Antigua and Barbuda Country Report
Reconstruction following the passage of Hurricane Irma in September 2017 will be the main challenge of Prime Minister Gaston Browne. Irma destroyed 90% of Barbuda's infrastructure and is estimated to have caused USD215 million in losses, equivalent to 16.5% of the economy, which limits state's ability to provide basic services. Browne appears secure in power until the next election in 2019, despite US allegations of corruption involving high-level government officials and local banks linked to the region-wide Odebrecht scandal. Tourism remains the key driver of economic activity. The country continues to suffer a high per-capita murder rate, largely related to violent contests between local criminal gangs, although collaborative efforts with US law enforcement agencies have led to adecrease in trafficking activity on the islands.
There are no major barriers to international investment in Antigua. Prime Minister Gaston Browne is likely to continue encouraging foreign direct investment. Consecutive governments have promoted investment including the creation of the Antigua and Barbuda Investment Authority in 2007. Barbuda's operational environment is significantly more challenging. In September 2017, Hurricane Irma destroyed over 90% of Barbuda's infrastructure including roads, cell towers, communications, electricity infrastructure, water systems, hotels, and private homes. In January 2018, the government announced road reconstruction works to improve six major highways in Antigua starting in February 2018, and an USD90-million port modernisation project funded partly by China Exim Bank and China CivilEngineering Construction Corporation.
The risk of terrorist attacks is low. There are no known local terrorist groups, or international organisations with the intent of conducting armed attacks in Antigua and Barbuda.
The union between Antigua and Barbuda is strong. The Coast Guard often stops and searches ships in anti-drugs operations, but seldom uses force. There are no territorial disputes, despite tensions between both islands over land rights in Barbuda after the 2017 hurricane. In January 2018, the government passed the Barbuda Land Amendment Bill despite its contested unconstitutional aspects, granting private ownership possible for Barbudans on Barbuda. This bill was passed as part of government efforts to improve reconstruction yet there has been opposition from within government as it excludes Antiguan rights to purchase land in Barbuda. The risk of interstate war is negligible despite these minor disagreements
The risk of large-scale violent protests is low, with no major unrest since the 1995 tax riots. Although 75% of workers are unionised, strikes are relatively uncommon and are often short term and non-violent, posing low property damage risks. Sporadic environmental protests triggered by energy and tourism projects are more likely, as are periodic demonstrations should the government fail to effectively manage the long-term reconstruction of Barbuda, following major destruction caused by Hurricane Irma in September 2017. Small-scale protests have taken place in opposition to land ownership reforms since December 2017, yet the large-scale displacement of Barbudans to Antigua renders an escalation of protests unlikely.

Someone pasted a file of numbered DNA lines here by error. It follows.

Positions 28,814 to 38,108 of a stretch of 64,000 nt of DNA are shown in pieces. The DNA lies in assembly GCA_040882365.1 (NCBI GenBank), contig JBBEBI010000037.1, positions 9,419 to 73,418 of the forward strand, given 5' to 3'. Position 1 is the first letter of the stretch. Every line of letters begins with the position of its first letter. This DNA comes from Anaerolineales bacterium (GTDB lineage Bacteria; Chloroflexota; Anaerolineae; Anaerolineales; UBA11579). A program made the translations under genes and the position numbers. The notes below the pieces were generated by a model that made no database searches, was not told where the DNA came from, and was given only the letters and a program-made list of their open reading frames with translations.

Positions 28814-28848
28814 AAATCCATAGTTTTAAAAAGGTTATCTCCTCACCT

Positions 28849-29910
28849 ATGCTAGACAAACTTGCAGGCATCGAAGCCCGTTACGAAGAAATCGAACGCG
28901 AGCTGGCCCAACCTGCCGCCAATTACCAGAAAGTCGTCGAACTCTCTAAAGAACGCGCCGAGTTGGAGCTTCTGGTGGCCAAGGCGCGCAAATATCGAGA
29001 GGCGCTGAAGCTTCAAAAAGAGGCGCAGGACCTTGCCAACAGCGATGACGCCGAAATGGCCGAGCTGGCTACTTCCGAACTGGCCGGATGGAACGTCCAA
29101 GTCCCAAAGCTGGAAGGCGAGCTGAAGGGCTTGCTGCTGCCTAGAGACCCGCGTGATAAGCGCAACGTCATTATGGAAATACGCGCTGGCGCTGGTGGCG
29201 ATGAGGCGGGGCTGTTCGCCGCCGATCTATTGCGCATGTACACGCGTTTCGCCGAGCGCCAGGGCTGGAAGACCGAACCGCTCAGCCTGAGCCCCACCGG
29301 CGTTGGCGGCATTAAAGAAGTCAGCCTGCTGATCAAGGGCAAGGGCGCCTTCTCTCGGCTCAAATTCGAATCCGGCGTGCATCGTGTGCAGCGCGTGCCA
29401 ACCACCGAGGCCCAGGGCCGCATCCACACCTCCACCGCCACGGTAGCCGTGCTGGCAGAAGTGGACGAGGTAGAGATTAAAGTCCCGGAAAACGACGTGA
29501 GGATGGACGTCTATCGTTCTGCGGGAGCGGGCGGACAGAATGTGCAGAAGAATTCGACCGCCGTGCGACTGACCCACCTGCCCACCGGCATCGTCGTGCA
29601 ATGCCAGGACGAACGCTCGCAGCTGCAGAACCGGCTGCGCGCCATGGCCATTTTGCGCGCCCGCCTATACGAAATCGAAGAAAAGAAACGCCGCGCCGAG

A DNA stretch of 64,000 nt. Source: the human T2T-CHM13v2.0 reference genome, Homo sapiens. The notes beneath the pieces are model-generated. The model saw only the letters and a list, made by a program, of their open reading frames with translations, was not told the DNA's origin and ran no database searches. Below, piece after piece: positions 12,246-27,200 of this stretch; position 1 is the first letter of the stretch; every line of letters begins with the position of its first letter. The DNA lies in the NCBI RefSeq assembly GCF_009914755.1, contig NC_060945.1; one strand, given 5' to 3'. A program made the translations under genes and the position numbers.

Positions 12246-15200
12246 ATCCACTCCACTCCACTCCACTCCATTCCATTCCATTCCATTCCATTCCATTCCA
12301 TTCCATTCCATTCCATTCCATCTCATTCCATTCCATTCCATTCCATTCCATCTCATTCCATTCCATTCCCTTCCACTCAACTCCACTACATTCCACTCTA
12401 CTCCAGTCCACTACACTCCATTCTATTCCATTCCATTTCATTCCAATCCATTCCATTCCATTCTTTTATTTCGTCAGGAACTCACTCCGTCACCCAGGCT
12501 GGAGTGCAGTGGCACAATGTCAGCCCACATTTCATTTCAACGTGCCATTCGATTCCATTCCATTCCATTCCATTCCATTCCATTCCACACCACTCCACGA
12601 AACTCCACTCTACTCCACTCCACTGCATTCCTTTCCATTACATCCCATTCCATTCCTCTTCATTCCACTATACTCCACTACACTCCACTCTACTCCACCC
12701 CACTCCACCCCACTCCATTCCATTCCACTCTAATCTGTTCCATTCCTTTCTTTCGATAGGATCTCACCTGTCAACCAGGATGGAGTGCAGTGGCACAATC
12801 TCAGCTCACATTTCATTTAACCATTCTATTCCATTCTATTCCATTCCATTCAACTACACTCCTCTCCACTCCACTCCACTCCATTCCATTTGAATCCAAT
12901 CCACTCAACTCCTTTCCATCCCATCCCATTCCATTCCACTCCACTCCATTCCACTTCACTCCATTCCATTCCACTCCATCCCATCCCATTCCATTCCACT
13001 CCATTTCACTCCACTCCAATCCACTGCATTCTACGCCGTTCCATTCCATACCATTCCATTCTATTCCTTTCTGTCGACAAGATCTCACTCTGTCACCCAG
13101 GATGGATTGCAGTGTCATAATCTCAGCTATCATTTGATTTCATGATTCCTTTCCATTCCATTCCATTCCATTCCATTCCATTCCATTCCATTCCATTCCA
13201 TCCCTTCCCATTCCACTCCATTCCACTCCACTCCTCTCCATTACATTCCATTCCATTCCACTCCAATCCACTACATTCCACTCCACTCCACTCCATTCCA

Vaccinations required to enter the country
Proof of vaccination against yellow fever is required if traveling from a country with risk of yellow fever transmission and over one year of age.
Hepatitis A: A vaccine is available for anyone over one year of age. The vaccine may not be effective for certain people, e.g. those born before 1945 and who lived as a child in a developing country and/or have a past history of jaundice (icterus). These people can instead get a shot of immune globulin (IG) to boost their immunity against the disease.
Hepatitis B: A vaccine is available for children at least two months old.
Diphtheria-Tetanus-Polio: A booster shot should be administered if necessary (once every ten years).
Typhoid Fever: If your travels take you to regions with poor sanitary conditions (for children two years old and up).
Rabies: For prolonged stays in an isolated region (for children from when they can walk).
For Children: All standard childhood immunizations should be up-to-date. In the case of a long stay, the BCG vaccine is recommended for children over one month and the MMR (measles-mumps-rubella) vaccine for children over nine months.
Hurricane season extends from June to November, with peak activity in mid-September. Powerful storms can cause significant material damages as well as disruptions to transportation. If a storm is forecast, follow any instructions issued by the local authorities; storms are systematically tracked by the US-based National Hurricane Center, which publishes forecast storm trajectories and associated warnings on its website.
The eastern Caribbean region, where Antigua and Barbuda is located, is in a seismic zone and earthquakes may occur.
Roads are often narrow and winding and many are poorly maintained, making driving conditions relatively hazardous; be particularly vigilant on tertiary and rural roads. Visitors should note that cars travel on the left-hand side of the road and that visitors are required to obtain a temporary Antiguan driver's license before driving.
Taxis do not have meters; fares should be decided on prior to departure.
Public transportation is safe and inexpensive.
The climate is tropical with temperatures mitigated by trade winds that blow all year long (with the exception of September) across the island nation. Humidity is low and days are sunny throughout the year, with temperatures the highest between May and November.
|Country Code:||1 268|
Voltage: 230 V ~ 60 Hz